arccosh(x, /, out=None, *, where=True, casting='same_kind', order='K', dtype=None, subok=True[, signature, extobj]) = <ufunc 'arccosh'>¶
Inverse hyperbolic cosine, element-wise.
- x : array_like
- out : ndarray, None, or tuple of ndarray and None, optional
A location into which the result is stored. If provided, it must have a shape that the inputs broadcast to. If not provided or None, a freshly-allocated array is returned. A tuple (possible only as a keyword argument) must have length equal to the number of outputs.
- where : array_like, optional
Values of True indicate to calculate the ufunc at that position, values of False indicate to leave the value in the output alone.
For other keyword-only arguments, see the ufunc docs.
- arccosh : ndarray
Array of the same shape as x. This is a scalar if x is a scalar.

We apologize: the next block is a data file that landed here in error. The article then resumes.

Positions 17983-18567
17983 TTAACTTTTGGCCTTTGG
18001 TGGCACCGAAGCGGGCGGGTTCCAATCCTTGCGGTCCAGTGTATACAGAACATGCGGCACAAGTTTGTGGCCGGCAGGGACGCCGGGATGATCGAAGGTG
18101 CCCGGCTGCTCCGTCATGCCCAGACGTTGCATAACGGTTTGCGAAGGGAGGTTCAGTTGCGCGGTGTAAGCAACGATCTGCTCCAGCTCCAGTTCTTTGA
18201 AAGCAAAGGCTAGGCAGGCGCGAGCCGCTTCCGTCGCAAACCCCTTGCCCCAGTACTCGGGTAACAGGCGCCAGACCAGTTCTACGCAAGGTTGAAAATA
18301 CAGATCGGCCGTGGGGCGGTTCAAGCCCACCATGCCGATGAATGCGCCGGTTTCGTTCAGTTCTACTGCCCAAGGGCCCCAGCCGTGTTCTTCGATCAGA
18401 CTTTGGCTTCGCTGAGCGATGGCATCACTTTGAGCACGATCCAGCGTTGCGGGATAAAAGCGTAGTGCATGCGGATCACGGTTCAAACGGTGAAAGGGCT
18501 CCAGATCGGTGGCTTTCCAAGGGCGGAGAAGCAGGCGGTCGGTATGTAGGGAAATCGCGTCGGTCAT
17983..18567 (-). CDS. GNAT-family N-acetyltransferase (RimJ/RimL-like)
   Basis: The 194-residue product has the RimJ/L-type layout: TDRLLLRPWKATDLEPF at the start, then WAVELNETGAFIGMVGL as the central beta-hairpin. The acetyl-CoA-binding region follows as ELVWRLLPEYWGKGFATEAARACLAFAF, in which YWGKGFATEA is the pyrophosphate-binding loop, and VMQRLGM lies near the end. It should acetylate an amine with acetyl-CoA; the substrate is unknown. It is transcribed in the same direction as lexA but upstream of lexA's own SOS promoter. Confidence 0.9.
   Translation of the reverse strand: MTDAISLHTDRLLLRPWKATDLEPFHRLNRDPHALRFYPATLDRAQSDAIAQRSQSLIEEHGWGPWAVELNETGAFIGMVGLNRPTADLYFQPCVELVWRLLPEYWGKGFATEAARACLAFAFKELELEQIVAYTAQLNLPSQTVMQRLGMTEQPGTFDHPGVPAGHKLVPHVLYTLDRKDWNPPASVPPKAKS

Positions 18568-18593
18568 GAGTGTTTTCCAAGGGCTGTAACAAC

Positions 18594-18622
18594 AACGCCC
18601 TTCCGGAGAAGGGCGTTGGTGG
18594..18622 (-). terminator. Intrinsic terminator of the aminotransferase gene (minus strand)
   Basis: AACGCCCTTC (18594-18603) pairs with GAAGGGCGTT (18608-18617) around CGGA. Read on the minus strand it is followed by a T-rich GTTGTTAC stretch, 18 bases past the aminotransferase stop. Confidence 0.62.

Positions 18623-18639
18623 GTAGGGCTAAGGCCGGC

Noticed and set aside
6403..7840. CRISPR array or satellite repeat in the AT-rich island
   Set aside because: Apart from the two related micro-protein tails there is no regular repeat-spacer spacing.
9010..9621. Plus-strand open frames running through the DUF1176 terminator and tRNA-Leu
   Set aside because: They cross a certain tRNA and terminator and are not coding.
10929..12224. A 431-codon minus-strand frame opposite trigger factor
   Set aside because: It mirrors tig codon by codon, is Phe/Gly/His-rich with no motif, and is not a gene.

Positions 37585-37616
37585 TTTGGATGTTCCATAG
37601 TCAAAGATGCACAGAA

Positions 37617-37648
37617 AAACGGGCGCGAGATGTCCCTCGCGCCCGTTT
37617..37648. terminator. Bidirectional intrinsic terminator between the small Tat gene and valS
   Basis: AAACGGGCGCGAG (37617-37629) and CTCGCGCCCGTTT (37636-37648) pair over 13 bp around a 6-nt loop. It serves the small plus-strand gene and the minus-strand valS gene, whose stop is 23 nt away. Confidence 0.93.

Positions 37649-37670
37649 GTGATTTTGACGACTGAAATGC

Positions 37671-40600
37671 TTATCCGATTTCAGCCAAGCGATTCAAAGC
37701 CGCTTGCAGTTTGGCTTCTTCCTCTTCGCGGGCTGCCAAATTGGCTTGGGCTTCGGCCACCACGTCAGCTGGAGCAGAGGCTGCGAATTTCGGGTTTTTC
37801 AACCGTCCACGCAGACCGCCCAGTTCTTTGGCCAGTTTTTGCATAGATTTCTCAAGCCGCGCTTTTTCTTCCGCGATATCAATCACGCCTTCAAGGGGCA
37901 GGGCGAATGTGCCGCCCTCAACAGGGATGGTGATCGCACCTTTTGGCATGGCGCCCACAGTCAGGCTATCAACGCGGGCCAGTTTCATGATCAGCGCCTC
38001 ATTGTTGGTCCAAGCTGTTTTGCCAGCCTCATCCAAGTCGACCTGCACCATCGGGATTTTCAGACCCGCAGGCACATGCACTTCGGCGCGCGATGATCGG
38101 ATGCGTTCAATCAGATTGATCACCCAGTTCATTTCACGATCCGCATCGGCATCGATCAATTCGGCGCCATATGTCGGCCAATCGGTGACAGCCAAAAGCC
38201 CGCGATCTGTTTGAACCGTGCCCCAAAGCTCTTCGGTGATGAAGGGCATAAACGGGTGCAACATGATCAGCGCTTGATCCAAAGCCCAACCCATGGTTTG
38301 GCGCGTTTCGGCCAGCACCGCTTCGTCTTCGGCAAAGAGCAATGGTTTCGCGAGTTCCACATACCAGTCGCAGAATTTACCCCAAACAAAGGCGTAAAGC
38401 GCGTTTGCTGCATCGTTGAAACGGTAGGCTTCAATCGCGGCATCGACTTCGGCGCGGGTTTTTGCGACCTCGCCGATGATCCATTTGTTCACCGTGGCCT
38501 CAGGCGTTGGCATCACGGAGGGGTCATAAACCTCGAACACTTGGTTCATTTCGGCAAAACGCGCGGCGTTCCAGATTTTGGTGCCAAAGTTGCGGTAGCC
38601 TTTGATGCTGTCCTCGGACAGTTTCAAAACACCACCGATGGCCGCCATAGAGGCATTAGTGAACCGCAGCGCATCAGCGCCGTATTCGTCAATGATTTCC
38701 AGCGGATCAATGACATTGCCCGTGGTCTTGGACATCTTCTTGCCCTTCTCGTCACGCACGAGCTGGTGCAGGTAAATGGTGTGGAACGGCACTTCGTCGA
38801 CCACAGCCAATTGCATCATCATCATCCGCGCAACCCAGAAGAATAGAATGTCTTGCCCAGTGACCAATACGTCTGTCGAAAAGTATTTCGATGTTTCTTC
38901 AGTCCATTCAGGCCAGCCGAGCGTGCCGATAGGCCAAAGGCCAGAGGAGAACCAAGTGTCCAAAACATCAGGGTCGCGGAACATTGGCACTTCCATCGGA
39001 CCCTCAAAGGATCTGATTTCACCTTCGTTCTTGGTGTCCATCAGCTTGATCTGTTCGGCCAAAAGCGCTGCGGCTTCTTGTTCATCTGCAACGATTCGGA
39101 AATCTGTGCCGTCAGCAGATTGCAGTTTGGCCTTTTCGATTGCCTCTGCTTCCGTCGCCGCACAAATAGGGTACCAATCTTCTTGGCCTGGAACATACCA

arccoshis a multivalued function: for each x there are infinitely many numbers z such that cosh(z) = x. The convention is to return the z whose imaginary part lies in [-pi, pi] and the real part in
For real-valued input data types,
arccoshalways returns real output. For each value that cannot be expressed as a real number or infinity, it yields
nanand sets the invalid floating point error flag.
For complex-valued input,
arccoshis a complex analytical function that has a branch cut [-inf, 1] and is continuous from above on it.
 M. Abramowitz and I.A. Stegun, “Handbook of Mathematical Functions”, 10th printing, 1964, pp. 86. http://www.math.sfu.ca/~cbm/aands/  Wikipedia, “Inverse hyperbolic function”, http://en.wikipedia.org/wiki/Arccosh
>>> np.arccosh([np.e, 10.0]) array([ 1.65745445, 2.99322285]) >>> np.arccosh(1) 0.0